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Thursday, July 18, 2024
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GardeningFergus Dowding 02/12

Fergus Dowding 02/12

Beetroot are so easy to grow, they mature quickly, and are such a sweet and rich vegetable. Not everyone loves it because it tickles their insides, but those that do should read on.
Like all seedlings, beetroot are tasty to slugs, and the young leaves can be eaten as spinach. Sown into moist warm soil in May, germination is quick and successful. But to harvest your first beetroot by late May, my preferred method is to sow indoors in module trays. Either plant one in each module, and plant out at 8” x 8” spacing, or plant 4 seeds, one in the corner of each module, and later plant out at 16” x 16” spacing.
Sowing in mid-February in the greenhouse means seedlings are ready to plant out 6-8 weeks later. Best then kept under fleece until the end of April, the first small roots are ready to eat soon after. Sowing in modules is so much easier than sowing in the soil, simply requiring daily watering.
The plants remain fairly small until May, when growth can be meteoric. The key to all good plant growth is heavy dressings of organic matter.  Scatter as much as you dare on top of the soil between plants, which will mulch the soil and then feed the plants.
It works well if you pull the biggest roots first, leaving the smaller plants to fill the space left behind. You can keep pulling ever bigger roots until October. If your soil is rich and the plant has healthy, luscious leaves, this first sowing will be sweet as sweet all the way until October, even though there may be signs of the roots becoming white and woody when cut open. A good sign of this is that the leaves cease to look fresh and begin to die back, in preparation to seed next year. Pick if this happens.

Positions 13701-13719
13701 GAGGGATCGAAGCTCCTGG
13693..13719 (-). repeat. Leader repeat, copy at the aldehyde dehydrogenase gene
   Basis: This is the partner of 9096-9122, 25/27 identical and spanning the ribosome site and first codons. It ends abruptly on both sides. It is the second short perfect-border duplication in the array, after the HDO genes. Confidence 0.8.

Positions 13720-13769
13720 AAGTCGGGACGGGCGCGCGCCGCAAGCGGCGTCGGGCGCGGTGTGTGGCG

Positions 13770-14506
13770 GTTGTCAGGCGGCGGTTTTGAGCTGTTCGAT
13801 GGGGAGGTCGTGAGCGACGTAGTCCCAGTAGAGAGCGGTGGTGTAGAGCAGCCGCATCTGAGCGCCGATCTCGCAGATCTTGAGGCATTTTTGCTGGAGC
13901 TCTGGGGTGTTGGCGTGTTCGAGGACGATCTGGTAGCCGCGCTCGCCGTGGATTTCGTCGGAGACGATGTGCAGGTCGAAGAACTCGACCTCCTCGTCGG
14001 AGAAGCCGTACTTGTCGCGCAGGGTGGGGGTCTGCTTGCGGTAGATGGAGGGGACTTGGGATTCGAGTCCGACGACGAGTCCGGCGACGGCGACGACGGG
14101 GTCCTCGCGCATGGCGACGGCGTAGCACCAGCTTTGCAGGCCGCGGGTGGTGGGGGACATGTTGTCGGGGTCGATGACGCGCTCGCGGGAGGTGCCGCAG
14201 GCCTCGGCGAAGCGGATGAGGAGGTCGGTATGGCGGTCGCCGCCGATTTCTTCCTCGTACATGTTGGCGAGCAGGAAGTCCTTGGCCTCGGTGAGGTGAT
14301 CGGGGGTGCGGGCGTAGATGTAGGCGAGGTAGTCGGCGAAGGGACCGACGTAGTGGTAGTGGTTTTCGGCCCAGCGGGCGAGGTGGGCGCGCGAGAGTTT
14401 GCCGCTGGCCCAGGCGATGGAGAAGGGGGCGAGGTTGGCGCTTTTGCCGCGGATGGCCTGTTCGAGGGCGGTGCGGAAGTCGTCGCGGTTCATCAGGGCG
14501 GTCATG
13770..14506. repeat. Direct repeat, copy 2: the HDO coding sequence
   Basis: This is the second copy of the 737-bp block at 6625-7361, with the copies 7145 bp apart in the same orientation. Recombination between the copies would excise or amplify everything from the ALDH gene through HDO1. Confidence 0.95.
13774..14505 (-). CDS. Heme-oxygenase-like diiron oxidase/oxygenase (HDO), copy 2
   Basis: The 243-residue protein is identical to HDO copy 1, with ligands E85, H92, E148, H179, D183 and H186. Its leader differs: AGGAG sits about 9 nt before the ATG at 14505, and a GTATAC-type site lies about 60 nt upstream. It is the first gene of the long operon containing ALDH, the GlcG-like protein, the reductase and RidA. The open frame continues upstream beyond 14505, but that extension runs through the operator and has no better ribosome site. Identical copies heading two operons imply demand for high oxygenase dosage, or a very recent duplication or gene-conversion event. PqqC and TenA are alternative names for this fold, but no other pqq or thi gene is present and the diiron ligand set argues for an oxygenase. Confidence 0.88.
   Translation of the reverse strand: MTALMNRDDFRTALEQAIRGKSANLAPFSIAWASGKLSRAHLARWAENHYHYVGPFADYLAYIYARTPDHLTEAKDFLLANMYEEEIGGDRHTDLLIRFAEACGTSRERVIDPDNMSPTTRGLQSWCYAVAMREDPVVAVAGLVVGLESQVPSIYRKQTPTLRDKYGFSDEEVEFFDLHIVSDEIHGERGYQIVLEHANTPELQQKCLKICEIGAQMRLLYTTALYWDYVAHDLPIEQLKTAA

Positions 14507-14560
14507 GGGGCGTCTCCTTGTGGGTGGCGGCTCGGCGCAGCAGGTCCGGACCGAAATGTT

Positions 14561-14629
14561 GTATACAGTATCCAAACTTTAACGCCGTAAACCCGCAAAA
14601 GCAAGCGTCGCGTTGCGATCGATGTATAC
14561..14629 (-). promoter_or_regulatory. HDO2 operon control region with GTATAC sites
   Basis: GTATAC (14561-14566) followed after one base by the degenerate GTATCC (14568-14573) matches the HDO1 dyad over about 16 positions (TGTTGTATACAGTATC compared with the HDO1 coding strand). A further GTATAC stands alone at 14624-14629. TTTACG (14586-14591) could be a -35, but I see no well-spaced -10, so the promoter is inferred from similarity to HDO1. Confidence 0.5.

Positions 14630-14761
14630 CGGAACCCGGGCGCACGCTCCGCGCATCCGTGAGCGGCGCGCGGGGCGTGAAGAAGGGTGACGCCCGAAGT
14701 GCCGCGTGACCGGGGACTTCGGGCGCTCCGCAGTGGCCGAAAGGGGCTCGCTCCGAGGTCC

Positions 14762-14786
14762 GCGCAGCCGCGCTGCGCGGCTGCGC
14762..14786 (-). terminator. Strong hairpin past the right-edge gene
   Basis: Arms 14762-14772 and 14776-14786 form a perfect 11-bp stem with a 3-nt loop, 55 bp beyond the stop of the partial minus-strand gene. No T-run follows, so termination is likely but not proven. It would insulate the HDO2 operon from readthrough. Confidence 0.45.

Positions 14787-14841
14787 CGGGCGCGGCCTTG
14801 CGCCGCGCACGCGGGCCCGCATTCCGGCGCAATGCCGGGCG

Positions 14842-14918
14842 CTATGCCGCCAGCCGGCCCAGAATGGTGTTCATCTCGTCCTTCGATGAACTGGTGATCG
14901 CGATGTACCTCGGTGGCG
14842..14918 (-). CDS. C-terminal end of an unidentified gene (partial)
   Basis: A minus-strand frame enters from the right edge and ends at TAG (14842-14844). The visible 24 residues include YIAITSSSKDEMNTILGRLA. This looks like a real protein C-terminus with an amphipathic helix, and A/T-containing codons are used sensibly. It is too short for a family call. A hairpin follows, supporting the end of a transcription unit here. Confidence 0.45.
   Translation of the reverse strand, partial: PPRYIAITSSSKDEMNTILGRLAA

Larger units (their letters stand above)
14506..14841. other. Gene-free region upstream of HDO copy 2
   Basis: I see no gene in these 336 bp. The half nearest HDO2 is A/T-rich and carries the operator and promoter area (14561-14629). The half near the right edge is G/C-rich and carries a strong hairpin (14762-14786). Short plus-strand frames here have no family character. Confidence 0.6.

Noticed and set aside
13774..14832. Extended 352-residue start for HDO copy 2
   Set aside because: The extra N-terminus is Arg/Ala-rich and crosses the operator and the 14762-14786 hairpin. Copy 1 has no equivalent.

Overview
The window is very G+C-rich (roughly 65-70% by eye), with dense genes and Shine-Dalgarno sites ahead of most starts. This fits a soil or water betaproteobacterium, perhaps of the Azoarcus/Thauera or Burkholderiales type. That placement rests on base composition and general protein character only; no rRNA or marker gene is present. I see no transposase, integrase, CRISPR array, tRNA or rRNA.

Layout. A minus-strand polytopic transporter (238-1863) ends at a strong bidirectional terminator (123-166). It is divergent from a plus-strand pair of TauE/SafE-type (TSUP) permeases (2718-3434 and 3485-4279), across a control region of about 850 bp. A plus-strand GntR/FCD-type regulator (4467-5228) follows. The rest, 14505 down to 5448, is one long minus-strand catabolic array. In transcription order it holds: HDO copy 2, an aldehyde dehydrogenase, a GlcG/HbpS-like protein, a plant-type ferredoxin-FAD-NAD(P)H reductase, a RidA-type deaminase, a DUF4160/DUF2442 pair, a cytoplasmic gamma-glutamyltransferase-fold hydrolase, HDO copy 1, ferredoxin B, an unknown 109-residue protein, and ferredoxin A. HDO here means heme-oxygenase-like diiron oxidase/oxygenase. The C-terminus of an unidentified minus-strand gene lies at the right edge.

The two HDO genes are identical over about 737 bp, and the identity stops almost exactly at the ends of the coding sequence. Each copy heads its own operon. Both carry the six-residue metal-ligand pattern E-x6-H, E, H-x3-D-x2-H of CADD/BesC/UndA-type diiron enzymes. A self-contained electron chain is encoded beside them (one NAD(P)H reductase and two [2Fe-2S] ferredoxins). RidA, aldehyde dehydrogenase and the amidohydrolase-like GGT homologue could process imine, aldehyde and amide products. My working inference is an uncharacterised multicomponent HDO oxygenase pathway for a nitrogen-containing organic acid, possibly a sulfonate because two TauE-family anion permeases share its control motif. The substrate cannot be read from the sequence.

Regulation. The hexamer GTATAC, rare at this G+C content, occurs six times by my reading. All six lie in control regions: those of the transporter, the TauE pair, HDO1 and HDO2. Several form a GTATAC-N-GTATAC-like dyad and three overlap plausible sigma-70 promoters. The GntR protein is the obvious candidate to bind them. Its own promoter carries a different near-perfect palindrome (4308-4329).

For winter beetroot, you are best to make a second sowing in May or June. This will give you a second harvest, and roots that have a good chance of staying sweet into the winter. As you read this, we are still pulling beetroot and making Bortsch. This splendid winter soup is also a good way of using up any dessert apples which have gone soft, but which sweeten the soup a treat. The taste would make a Pole happy!
Beetroot is a close relative of spinach, and young leaves can be cooked in the same way as their cousins, adding a dash of colour to a dish. How satisfying, nothing is wasted.
My preferred varieties are still Detroit 2 and Boltardy. The name Boltardy refers to the fact that the plant can rise to flower, but in my experience this only happens in impoverished or dry soil, or when planted much too close. Once established, there are really no pests except mammals, which should be casseroled on sight. As we approach Easter, what happens if you pour a boiling kettle into a rabbit hole? Of course, you get Hot Cross Bunnies.

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